Online retailers can take a few steps to reduce their exposure to ATO attacks:
- Limit the number of login attempts and lock accounts that exceed it
- Flag those accounts that log in from new devices or from new locations
- Block requests from IP addresses known to support automated hacking bots
- Train employees on phishing techniques fraudsters use and how to recognize compromised accounts
- Encourage customers to change their passwords regularly
- Use fraud protection software to help review and approve only legitimate transactions
5. “Friendly” Fraud
During the hustle and the bustle of the holidays, it’s easy to lose track of what was bought and what wasn’t. Couples who share a credit card may not recognize purchases that the other has made. These, and similar situations, can lead to what is commonly known as friendly fraud.
Friendly fraud is when a consumer disputes a valid transaction with their credit card company. According to Mastercard, 75% of credit card users will research a purchase that they don’t recognize before disputing it. Even after researching it though, 27% of those that dispute a charge later realize that they actually did make the purchase.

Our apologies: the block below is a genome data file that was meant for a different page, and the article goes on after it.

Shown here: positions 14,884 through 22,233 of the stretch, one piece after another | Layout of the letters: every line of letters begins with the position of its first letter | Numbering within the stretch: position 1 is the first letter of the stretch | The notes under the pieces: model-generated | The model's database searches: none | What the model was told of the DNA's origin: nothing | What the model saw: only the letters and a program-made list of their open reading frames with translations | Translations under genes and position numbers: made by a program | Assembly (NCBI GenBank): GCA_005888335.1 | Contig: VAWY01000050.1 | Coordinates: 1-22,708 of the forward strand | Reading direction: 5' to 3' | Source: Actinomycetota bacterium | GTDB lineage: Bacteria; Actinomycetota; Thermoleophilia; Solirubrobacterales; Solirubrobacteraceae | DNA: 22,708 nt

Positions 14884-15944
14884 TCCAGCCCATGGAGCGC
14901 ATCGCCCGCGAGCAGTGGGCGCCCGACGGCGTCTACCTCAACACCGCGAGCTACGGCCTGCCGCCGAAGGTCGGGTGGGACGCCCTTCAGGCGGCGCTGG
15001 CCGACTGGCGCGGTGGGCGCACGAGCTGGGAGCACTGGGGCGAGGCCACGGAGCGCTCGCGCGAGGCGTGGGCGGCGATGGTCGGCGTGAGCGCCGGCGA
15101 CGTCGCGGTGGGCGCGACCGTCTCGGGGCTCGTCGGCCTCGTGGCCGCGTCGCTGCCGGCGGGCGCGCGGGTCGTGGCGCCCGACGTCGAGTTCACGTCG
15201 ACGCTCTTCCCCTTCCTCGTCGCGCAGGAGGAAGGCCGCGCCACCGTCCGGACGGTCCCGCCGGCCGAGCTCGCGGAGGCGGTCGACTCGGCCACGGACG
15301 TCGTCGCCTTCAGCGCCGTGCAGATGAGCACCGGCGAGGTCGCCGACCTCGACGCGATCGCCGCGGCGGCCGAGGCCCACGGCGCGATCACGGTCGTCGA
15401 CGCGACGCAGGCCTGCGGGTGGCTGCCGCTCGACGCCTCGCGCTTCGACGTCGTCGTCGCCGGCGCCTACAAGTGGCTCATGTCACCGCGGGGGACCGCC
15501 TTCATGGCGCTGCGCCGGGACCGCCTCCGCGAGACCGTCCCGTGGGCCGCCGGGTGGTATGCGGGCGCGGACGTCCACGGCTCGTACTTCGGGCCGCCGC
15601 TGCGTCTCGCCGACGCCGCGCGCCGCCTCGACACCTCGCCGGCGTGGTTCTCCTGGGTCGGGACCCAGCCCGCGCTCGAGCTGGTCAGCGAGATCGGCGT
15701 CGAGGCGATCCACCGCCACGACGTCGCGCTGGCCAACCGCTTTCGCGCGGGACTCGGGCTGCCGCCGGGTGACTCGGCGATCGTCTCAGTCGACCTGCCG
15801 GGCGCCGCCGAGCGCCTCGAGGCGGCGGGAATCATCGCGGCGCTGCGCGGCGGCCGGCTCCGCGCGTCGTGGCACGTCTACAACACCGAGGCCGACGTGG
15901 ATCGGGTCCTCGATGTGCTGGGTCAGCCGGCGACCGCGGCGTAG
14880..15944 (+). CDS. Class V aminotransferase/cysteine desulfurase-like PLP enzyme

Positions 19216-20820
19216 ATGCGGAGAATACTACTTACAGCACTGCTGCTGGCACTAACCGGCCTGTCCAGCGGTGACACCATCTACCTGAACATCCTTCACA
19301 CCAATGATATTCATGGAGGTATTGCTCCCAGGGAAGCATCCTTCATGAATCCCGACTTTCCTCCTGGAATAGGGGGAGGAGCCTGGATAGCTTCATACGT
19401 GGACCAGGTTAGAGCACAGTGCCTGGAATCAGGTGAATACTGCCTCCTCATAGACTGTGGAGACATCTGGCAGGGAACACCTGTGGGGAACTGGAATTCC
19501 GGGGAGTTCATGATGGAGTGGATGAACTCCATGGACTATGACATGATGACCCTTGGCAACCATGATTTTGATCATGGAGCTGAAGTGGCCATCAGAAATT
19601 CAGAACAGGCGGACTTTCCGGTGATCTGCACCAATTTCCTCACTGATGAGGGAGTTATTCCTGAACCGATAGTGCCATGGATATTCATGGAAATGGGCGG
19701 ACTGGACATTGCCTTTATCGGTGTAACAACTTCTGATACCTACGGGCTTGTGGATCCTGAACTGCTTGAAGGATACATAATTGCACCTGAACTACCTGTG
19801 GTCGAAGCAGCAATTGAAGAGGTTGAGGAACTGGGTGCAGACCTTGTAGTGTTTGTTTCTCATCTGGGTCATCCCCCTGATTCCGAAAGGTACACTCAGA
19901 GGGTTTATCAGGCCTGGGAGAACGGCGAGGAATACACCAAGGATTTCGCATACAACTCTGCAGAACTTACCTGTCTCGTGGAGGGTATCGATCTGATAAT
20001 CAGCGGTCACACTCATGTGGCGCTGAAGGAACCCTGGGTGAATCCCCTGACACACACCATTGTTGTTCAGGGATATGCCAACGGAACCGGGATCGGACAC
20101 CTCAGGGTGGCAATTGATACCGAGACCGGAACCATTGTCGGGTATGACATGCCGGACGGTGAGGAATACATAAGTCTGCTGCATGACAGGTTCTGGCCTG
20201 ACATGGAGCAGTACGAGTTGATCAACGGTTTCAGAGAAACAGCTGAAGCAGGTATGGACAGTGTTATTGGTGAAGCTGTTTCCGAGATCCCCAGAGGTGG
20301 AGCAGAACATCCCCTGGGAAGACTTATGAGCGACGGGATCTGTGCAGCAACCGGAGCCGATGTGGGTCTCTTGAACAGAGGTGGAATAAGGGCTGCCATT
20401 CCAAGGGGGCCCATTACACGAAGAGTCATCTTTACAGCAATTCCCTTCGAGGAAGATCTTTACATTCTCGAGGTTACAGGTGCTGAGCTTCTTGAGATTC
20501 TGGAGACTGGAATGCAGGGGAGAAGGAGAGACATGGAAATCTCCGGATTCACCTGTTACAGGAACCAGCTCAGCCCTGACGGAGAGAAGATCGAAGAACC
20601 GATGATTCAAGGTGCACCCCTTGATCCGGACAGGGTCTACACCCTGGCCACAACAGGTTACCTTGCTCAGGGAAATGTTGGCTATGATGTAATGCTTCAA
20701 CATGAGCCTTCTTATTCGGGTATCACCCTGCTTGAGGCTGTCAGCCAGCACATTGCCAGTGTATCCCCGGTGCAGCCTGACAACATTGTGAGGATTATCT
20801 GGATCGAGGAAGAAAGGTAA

While the purchaser doesn’t intend to defraud the retailer, the result is the same — the merchant is out the products or services, as well as shipping costs and the fees associated with chargebacks from the credit card companies.
Preventing friendly fraud is largely about clear communication. Be sure that your store name is recognizable on customers’ card statements. Clearly state all refund policies and make them easily available on your website. Provide great customer service that is responsive.
Not all chargebacks are suspicious, but they can be harmful to your business. Consider also a fraud solution that offers a chargeback guarantee so that you aren’t on the hook for purchases that become chargebacks.
6. Chargeback Fraud
Friendly fraud is when a consumer accidentally disputes a charge. Chargeback fraud, on the other hand, is intentional and malicious. The purchaser disputes the transaction, knowing full well that they made it and with every intent to keep the items purchased without paying for them.
Certainly, the cost of losing goods is detrimental to online merchants, especially for small and medium-sized businesses. In addition to the merchandise, retailers must deal with the fees associated with chargebacks, of which there are many. In 2018, every dollar of fraud costs the merchant $2.94 in fees and loss. For online retailers selling digital goods, that number is closer to $3.29. Worse, chargebacks can hurt your standing with credit card processors — too many and you can be rated as a high-risk merchant, raising your transaction fees and eating into your profits.